Introduction to the Origin…
Introduction to the origin and the early occupation of Australian Aborigines and the Contemporary Aboriginal Painting Movement of Central Australia
It now seems, as further paleontological evidence comes to hand, that Australian Aborigines are believed to have arrived on this continent at least some 70,000 years ago when sea level was about 75 metres below its current height. Travelling by watercraft from South-East Asia, they supposedly entered the continent by way of Timor and Papua New Guinea.
They were a hunter and gatherer society, occupying a variety of land habitats – snow country to the south of the continent, desert terrain throughout the outback regions of Australia, and rainforest along the coastal fringes and highland regions of Australia’s north.
It is estimated, when European settlement began in 1788 some 300,000 Aborigines were living throughout Australia in distinct cultural groups and were collectively speaking up to 300 languages along with some 600 dialects, sadly, only a minority of these are in existence today, most of which are found in the more remote regions of Australia such as the Northern Territory and Western Australia. The most common language, spoken in Central Australia today is the Western Desert language which consists of several dialects such as Pitjantjatjara, Luritja and Pintupi.
Art of Aboriginal Australia is one of the oldest and the last great tradition of art to be appreciated by the world at large. It remained relatively unknown until the second half of the twentieth century. Inherently connected to the religious domain and generally the concern of men traditional forms of Aboriginal Art were associated with body decoration, bark, ground and rock paintings, ceremonial sculpture and rock engravings. It is in fact, the Dreaming (the period of creation… the period of laying down the laws of social and religious behaviour) which provides the great themes of art, such as the Tingari Cycle which constantly features in the paintings of Western Desert Art.
It was not until the late 1930’s that Aboriginal Art (having long been referred to as Ethnographic Art and relegated to the bowels of museums) began its transformation into twentieth century visual expression by way of the introduction of watercolours to Central Australia.
However, it was nearly four decades later that the real catalyst behind one of the great success stories of Contemporary Aboriginal Art began. In 1971, a young and compassionate art teacher by the name of Geoffrey Bardon was initially sent to the community of Papunya (a dysfunctional government settlement) some 260 kms north-west of Alice springs to teach Aboriginal children art. After a series of events, there resulted in a transference of traditional art forms (by community male elders) onto a range of contemporary media…..
With the introduction of acrylic paint in 1972 (which succeeded ordinary house paint in 1971) and an ever expanding group of artists, the famous art company Papunya Tula Artists Pty Ltd (also know as the Western Desert Art movement) was established. Before long, much interest and enthusiasm had spread to other Aboriginal communities in the Central & Eastern Desert regions of Central Australia, each of which had developed their own distinctive regional style. Before long, much interest and enthusiasm had spread to other desert communities such as Yuendumu, Balgo Hills, Lajamanu and Utopia, each of which had developed their own distinctive regional style.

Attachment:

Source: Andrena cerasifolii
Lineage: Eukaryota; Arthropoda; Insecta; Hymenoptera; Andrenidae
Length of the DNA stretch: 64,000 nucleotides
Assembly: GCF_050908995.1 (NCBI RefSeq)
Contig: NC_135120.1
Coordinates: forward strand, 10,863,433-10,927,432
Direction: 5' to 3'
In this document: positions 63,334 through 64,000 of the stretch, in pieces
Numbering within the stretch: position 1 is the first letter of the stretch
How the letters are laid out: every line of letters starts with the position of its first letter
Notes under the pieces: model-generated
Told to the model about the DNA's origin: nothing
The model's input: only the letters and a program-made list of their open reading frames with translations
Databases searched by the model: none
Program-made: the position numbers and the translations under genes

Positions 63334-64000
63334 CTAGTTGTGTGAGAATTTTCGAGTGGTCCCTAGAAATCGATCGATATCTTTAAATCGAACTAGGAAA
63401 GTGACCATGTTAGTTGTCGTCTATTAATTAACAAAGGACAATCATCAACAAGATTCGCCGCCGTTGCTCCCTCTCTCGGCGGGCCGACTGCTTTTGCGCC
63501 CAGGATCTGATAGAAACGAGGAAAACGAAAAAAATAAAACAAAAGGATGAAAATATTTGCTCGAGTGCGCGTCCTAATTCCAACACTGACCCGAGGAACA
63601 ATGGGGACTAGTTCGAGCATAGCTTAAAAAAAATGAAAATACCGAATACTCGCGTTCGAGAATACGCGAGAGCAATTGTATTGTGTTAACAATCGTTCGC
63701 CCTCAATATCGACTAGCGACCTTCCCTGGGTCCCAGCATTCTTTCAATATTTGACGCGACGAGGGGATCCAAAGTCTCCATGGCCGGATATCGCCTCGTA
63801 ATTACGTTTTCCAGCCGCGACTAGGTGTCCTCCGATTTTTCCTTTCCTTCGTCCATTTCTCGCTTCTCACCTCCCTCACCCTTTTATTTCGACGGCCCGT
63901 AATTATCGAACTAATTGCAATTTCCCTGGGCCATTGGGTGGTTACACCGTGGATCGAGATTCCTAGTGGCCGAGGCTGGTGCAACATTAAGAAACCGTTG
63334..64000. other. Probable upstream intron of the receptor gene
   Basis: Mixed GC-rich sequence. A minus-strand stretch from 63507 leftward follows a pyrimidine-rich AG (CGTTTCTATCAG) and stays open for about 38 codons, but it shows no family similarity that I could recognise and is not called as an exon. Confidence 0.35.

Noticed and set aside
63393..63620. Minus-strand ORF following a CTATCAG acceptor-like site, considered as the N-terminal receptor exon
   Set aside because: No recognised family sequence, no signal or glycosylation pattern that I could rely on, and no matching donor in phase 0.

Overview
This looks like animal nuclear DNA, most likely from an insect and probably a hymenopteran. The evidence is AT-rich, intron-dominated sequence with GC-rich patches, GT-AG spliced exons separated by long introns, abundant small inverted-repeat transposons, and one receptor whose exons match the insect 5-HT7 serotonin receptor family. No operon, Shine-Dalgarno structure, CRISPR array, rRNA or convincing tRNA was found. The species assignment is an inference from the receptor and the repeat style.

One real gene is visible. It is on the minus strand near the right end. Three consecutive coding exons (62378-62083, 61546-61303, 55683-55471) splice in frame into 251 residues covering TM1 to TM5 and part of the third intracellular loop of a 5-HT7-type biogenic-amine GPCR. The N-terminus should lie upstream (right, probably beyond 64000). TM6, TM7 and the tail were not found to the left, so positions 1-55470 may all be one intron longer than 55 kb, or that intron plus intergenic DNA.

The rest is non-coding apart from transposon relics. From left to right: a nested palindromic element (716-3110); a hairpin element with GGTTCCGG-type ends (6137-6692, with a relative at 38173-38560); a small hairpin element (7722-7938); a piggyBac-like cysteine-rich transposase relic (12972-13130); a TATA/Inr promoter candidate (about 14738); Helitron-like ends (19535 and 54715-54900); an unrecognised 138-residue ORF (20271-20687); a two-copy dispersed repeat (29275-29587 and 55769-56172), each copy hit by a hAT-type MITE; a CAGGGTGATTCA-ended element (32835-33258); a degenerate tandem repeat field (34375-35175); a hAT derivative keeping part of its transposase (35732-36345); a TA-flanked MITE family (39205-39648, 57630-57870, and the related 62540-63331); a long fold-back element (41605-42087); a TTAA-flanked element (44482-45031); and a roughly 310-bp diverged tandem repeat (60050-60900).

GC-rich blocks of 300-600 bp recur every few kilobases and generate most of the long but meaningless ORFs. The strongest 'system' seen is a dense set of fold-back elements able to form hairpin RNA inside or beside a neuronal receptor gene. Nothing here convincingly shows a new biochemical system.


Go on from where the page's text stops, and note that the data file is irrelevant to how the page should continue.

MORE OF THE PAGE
By the late 1980’s not only had this exciting new art movement gained momentum in Northern Australia, such as the Kimberley, Arnhemland and the Tiwi Islands, but state galleries, museums and art collectors had begun to acquire works as well as incorporating Aboriginal Art into major exhibition schedules.
Commercial galleries had also established a presence and would play a vital & powerful role in the ongoing development and marketing of the Contemporary Aboriginal Art Movement. In 1990, one such gallery which opened its doors in the heart of Australia was Gallery Gondwana.
Under the enthusiastic and visionary directorship of Roslyn Premont, (who previously managed the Centre for Aboriginal Artists) Gallery Gondwana committed itself to nurturing and advancing the work of both established and emerging indigenous artists from the Central, Western and Eastern desert regions as well as showcasing the best work of indigenous artists throughout Australia but also include the finest in Australian design and arts from the Asia and Pacific region.
The work of Gallery Gondwana artists (which comprises an exclusive group of cutting edge artists such as 18th NATSSIA Award winner Dorothy Napangardi and Dr George Tjapaltjarri) has featured in major national and international exhibitions, broadening the awareness and appreciation of audiences throughout the world.
Artists were provided with studio space encouraging and supporting experimentation as each artist explores the boundaries of their practice.
Back to Country trips were regularly facilitated by the gallery allowing artists to visit significant Dreaming sites which provide invaluable stimulus and inspiration for their painting practice.
The Contemporary Aboriginal Painting movement of Central Australia has evolved well beyond the crude house paint, composition board and lino of the early Papunya years. It has now been accepted & absorbed into the broader spectrum of Contemporary art in general, such as major state galleries and institutions playing a key role in purchasing major works by way of their own acquisition policies, hence acknowledging the cultural and artistic values of Contemporary Aboriginal Art.